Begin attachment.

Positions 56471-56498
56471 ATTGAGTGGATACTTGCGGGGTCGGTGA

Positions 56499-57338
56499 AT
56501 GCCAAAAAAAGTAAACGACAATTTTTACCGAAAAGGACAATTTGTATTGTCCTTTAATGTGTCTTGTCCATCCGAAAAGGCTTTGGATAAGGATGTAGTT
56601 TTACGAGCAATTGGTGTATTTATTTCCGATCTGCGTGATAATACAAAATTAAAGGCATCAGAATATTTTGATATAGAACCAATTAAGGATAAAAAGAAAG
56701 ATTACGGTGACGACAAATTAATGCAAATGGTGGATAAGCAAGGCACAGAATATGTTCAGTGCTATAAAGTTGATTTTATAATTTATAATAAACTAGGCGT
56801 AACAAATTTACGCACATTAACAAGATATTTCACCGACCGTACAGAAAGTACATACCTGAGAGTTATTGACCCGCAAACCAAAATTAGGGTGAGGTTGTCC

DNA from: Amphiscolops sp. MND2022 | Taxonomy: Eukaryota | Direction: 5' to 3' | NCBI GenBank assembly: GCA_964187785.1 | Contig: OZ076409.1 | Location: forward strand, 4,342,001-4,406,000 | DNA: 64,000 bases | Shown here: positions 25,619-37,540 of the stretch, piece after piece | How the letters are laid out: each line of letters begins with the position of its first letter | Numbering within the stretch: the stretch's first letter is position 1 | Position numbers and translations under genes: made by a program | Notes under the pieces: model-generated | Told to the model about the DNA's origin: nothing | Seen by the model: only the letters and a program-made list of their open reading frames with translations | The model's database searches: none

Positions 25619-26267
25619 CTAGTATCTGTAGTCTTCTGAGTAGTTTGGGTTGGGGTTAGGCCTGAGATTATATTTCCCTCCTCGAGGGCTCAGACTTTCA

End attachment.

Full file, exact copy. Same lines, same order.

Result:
Positions 56471-56498
56471 ATTGAGTGGATACTTGCGGGGTCGGTGA

Positions 56499-57338
56499 AT
56501 GCCAAAAAAAGTAAACGACAATTTTTACCGAAAAGGACAATTTGTATTGTCCTTTAATGTGTCTTGTCCATCCGAAAAGGCTTTGGATAAGGATGTAGTT
56601 TTACGAGCAATTGGTGTATTTATTTCCGATCTGCGTGATAATACAAAATTAAAGGCATCAGAATATTTTGATATAGAACCAATTAAGGATAAAAAGAAAG
56701 ATTACGGTGACGACAAATTAATGCAAATGGTGGATAAGCAAGGCACAGAATATGTTCAGTGCTATAAAGTTGATTTTATAATTTATAATAAACTAGGCGT
56801 AACAAATTTACGCACATTAACAAGATATTTCACCGACCGTACAGAAAGTACATACCTGAGAGTTATTGACCCGCAAACCAAAATTAGGGTGAGGTTGTCC

DNA from: Amphiscolops sp. MND2022 | Taxonomy: Eukaryota | Direction: 5' to 3' | NCBI GenBank assembly: GCA_964187785.1 | Contig: OZ076409.1 | Location: forward strand, 4,342,001-4,406,000 | DNA: 64,000 bases | Shown here: positions 25,619-37,540 of the stretch, piece after piece | How the letters are laid out: each line of letters begins with the position of its first letter | Numbering within the stretch: the stretch's first letter is position 1 | Position numbers and translations under genes: made by a program | Notes under the pieces: model-generated | Told to the model about the DNA's origin: nothing | Seen by the model: only the letters and a program-made list of their open reading frames with translations | The model's database searches: none

Positions 25619-26267
25619 CTAGTATCTGTAGTCTTCTGAGTAGTTTGGGTTGGGGTTAGGCCTGAGATTATATTTCCCTCCTCGAGGGCTCAGACTTTCA